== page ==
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Food Labels – Facts, Fantasies, and Foolishness

I found myself in an unfamiliar grocery store last weekend, and I was impressed (shocked!) by the number of processed, artificial, and man-made foods they had there. Most of them were also nutrient free but some of them acted like they were healthy and nutritious, when they really were not made of foods I want in my body. So, I want to talk about reading the ingredient list today.

When it comes to following your food plan, understand that our goal is to choose healthy, nutrient rich food, as close as we can get it to the way Higher Power and Mother Nature planned it, and in the amount that fits your food plan.

If a food requires no label, like fresh apples and celery stalks, and all fresh fruits and vegetables, these are ok. When it comes to reading food labels, though, lots of us struggle.

So, this will be the beginning of a series on label reading. I will show you some good labels, some bad labels, and some sneaky labels.  And we can discuss GMO, organic, etc. If you have a food you have questions about, please send me the label and the ingredient list so we can discuss it here.

I am focusing on a food plan that is sugar and flour free, or nearly so, in this segment.  We are all human so what works for one, may or may not work for another.  I will try to cover all of this, but if I miss something, or you have a desire to understand something specific, please reach out – I assure you someone else is thinking the same thing.

The first rule is: Do not rely on the front of the package. This is the advertisement. This is the place where the manufacturer showcases his product in the best possible light. While all that is there may be true, the front of the package is not required to share the whole truth. And some research studies have shown that adding health claims to the front of the package makes people believe that the product is healthier than others – even if it isn’t.

The second rule is always read the Nutrition Facts label and the ingredient list. If you cannot find them or do not understand them, do not buy the product.

The Third rule is: If the product contains items that are unfamiliar to you, do not trust that they are ok.  You may want to consider further whether you should eat it. After all, what do hydrogenated mono and diglycerides look like? If you saw them in a bowl, would you recognize them? Would they be appetizing to you? And what do they do for your body anyway?

Now this is a lovely photo of a sample ingredient list published by Banner Health.

When we are done, you will know how to read all of it. But just for today, I want to comment on a couple of items. And next week, we will go over the whole label.

For today, please look first at the serving size (1).  This is what the manufacturer thinks you should be eating. There is a measurement of cups and ounces or grams. It may be more or less than your food plan suggests.  These have been changed with the new labeling laws to what is thought to be a reasonable amount. Check it against your food plan.  Make sure that the serving size is close to what your food plan requires.  The label will also tell you the number of servings in that container so that you know how much food for the week you will have.  To continue with the other calculations to evaluate this food, you must use the serving size. Is this serving size reasonable for you?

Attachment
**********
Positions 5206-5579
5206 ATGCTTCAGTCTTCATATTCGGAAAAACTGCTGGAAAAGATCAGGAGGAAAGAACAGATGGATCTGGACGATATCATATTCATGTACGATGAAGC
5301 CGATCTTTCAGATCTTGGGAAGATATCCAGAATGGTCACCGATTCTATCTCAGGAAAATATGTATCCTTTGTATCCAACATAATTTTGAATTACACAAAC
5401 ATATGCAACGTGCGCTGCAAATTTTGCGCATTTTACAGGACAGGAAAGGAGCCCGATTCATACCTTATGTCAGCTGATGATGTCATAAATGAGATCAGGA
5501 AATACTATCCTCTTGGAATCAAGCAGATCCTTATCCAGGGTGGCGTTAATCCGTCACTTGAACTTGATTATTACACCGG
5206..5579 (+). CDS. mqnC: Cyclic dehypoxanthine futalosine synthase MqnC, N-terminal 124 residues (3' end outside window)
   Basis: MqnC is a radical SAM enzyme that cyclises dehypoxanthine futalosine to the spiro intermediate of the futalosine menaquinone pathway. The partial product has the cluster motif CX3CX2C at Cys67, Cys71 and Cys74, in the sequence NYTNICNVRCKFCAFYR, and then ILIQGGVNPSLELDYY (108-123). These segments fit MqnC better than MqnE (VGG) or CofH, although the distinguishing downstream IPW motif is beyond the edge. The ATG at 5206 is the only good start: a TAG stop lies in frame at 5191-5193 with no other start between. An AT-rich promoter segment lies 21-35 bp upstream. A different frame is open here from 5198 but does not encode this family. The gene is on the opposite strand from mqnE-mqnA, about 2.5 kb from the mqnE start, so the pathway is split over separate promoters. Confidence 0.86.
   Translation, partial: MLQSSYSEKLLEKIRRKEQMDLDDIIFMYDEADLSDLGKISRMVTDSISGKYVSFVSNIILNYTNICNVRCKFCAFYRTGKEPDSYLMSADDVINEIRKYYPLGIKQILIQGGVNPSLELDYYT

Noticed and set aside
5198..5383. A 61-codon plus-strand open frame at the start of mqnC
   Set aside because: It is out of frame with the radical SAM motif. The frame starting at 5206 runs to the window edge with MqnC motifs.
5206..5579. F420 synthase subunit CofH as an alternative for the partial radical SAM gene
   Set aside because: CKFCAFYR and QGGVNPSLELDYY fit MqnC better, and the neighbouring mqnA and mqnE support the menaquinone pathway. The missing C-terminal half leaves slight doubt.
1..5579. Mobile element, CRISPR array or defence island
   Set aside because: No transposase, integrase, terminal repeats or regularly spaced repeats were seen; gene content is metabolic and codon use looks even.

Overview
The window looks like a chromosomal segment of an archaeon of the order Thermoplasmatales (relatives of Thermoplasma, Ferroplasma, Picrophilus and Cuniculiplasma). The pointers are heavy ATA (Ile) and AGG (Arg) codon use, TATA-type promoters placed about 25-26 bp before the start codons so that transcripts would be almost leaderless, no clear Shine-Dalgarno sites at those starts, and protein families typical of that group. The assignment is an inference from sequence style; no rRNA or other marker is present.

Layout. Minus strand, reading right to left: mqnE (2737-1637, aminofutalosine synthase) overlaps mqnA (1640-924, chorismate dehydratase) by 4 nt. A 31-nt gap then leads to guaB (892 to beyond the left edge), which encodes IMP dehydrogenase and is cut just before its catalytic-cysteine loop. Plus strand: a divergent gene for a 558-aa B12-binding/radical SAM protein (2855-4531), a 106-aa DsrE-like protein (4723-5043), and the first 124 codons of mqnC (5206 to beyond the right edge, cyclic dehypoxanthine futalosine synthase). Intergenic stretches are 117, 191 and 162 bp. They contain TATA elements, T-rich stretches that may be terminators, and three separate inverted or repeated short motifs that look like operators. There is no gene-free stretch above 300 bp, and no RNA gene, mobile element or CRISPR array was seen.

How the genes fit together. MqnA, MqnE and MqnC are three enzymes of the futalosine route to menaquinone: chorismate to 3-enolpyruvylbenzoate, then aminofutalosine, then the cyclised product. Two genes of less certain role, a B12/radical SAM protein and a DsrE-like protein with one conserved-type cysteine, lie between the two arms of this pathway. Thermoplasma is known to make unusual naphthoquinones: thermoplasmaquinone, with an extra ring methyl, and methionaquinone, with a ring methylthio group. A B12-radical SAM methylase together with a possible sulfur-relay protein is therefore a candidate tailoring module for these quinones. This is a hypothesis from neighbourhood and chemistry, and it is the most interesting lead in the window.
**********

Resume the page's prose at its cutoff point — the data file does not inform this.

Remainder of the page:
In my example, it says that 2/3 cup provides 230 calories. That is a lot for 2/3 cup. While we don’t know what food this label is for, usually we count 80 to 110 calories as a ½ cup of a carbohydrate serving.

Now, in number 8 it says:
Total carbohydrate: 37 g

Fiber: 4 g

Sugars: 12 g

Added sugar 10 g

This could mean several things: one thing is that this food may contain a whole lot of whole grain carbohydrates. It could be that the manufacturer counts as carbohydrate some items that we count as sugar (Next week we will discuss these sugars.). But there are 12 grams sugar: 2 grams are in the product, and 10 grams are sweetener added to the product. Four grams of sugar are equivalent to 1 teaspoon added sugar. That means that each serving has 2 ½ teaspoons of added sugar!

And will 2/3 cup be enough for you?

At this point I would recommend you replace the product carefully on the shelf and look for another food or variety. To recap, if we are doing a sugar free flour free food plan; added sugar is not what Mother Nature would do, 2 ½ teaspoons of added sugar is too much, and 37 grams of total grams of carbohydrate is too much for 2/3 of a cup.  Three strikes and it is out! Bye bye!

It is a lovely chart, though and next week we will go over more of the chart.

Be welcome to send me any labels you are not sure of; we can discuss them in the coming weeks. I hope this was helpful to you; call or email with any questions, and I am sorry we could not do the whole label at once.

Have a joyful week

Blessings to you;


2 Responses to Food Labels – Facts, Fantasies, and Foolishness

  1. Edward A Rubin January 25, 2022 at 3:04 pm #

    At some point in this series could you discuss carbohydrates and fiber to count carbs for those of us that are diabetic. I am now a type one diabetic and it was a real surprise to me when I learned that.

    • H. Theresa Wright January 26, 2022 at 1:19 am #

      Yes, of course. It is coming! So glad to hear from you.

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